2. (b)

      the classes of insurance business and details of the nature of the risks or commitments to be transferred;

  2. (2)

    for the business to be transferred (both before and after reinsurance):

    1. (a)

      the amount of technical provisions;

    2. (b)

      the amount of premiums (in the most recent financial period); and

    3. (c)

      for general insurance business, the claims incurred (in the most recent financial period);

  3. (3)

    details of assets to be transferred;

  4. (4)

    details of any guarantees (including reinsurance arrangements),7 whether provided by the transferor or a third party, to protect the provisions for the business transferred against deterioration; and

  5. (5)

    the states of the risks or the states of the commitments of the business7 being transferred.

SUP 18.2.27G

If the transferee is not (and will not be) authorised and will be neither an EEA firm nor a Swiss general insurance company, then the appropriate regulator7 will need to consult the transferee's7 insurance supervisor in the place where the business is to be transferred. The appropriate regulator7 will need confirmation from this supervisor that the transferee will meet his solvency margin requirements there (if any) after the transfer.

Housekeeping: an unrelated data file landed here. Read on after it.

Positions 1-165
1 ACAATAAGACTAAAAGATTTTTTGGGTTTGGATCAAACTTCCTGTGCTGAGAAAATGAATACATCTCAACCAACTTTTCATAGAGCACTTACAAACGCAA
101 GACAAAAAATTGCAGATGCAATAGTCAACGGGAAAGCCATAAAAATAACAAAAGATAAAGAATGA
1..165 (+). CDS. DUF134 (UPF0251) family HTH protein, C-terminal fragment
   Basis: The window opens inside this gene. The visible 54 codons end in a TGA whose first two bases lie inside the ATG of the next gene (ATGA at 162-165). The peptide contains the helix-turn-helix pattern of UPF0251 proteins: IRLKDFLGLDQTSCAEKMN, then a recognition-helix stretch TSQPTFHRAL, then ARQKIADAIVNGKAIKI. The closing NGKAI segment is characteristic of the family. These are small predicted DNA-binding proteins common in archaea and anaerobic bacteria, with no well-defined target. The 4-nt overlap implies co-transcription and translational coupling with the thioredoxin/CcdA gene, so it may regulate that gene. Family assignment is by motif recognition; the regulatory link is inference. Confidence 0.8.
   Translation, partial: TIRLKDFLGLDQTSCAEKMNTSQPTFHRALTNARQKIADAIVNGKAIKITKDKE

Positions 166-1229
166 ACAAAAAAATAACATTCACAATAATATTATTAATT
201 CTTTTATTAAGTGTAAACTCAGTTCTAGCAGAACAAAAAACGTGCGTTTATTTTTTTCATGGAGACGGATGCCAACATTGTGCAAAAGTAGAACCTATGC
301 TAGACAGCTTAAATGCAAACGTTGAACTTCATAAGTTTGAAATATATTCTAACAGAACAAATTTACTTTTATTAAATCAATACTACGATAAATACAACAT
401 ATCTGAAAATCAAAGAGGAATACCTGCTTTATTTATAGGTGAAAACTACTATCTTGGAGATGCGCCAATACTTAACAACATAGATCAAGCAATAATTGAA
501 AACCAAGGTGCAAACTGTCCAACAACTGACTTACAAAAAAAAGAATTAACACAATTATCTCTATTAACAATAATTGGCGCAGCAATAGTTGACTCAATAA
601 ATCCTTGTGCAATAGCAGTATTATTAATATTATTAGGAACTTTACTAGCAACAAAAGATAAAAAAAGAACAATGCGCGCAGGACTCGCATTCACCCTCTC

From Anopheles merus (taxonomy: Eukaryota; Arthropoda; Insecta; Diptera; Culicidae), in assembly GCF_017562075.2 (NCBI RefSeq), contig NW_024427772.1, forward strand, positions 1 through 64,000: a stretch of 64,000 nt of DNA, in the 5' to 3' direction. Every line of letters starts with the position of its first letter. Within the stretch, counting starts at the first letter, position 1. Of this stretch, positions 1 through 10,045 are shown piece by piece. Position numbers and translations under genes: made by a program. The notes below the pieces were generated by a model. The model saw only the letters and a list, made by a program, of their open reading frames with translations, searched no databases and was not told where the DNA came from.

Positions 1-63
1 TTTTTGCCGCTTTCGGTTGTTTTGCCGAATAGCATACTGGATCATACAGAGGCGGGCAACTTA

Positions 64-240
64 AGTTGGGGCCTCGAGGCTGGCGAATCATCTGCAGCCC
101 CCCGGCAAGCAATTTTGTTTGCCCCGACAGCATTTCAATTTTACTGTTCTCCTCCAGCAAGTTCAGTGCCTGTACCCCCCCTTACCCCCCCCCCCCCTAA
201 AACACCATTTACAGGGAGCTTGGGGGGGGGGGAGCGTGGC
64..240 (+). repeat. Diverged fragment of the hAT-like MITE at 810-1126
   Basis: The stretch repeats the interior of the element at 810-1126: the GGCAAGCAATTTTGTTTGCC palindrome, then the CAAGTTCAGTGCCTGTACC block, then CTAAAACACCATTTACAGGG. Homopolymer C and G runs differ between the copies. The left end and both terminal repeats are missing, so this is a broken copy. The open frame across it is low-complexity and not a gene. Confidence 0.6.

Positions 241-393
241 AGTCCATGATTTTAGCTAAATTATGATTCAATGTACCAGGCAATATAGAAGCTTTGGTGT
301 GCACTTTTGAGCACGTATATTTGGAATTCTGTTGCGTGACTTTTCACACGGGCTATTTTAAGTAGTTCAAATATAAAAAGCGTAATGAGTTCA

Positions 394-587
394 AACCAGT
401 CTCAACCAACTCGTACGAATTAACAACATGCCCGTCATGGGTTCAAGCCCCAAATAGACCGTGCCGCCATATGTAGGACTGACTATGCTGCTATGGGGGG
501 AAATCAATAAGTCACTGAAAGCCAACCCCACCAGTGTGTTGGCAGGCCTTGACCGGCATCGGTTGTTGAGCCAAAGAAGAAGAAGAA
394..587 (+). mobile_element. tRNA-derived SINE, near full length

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SUP 18.2.28G

If the transferor is a UK insurer (other than a pure reinsurer)7 and the business to be transferred includes business carried on from a branch in another EEA State, then the appropriate regulator7 has to consult the Host State regulator, who has 3 months to respond. The appropriate regulator7 will need to be given the information that the Host State regulator requires from it. This information should identify the parties to the transfer and include the transfer agreement or draft transfer agreement or a summary containing relevant information, and describe arrangements for settling claims if the branch is to be closed.

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SUP 18.2.29G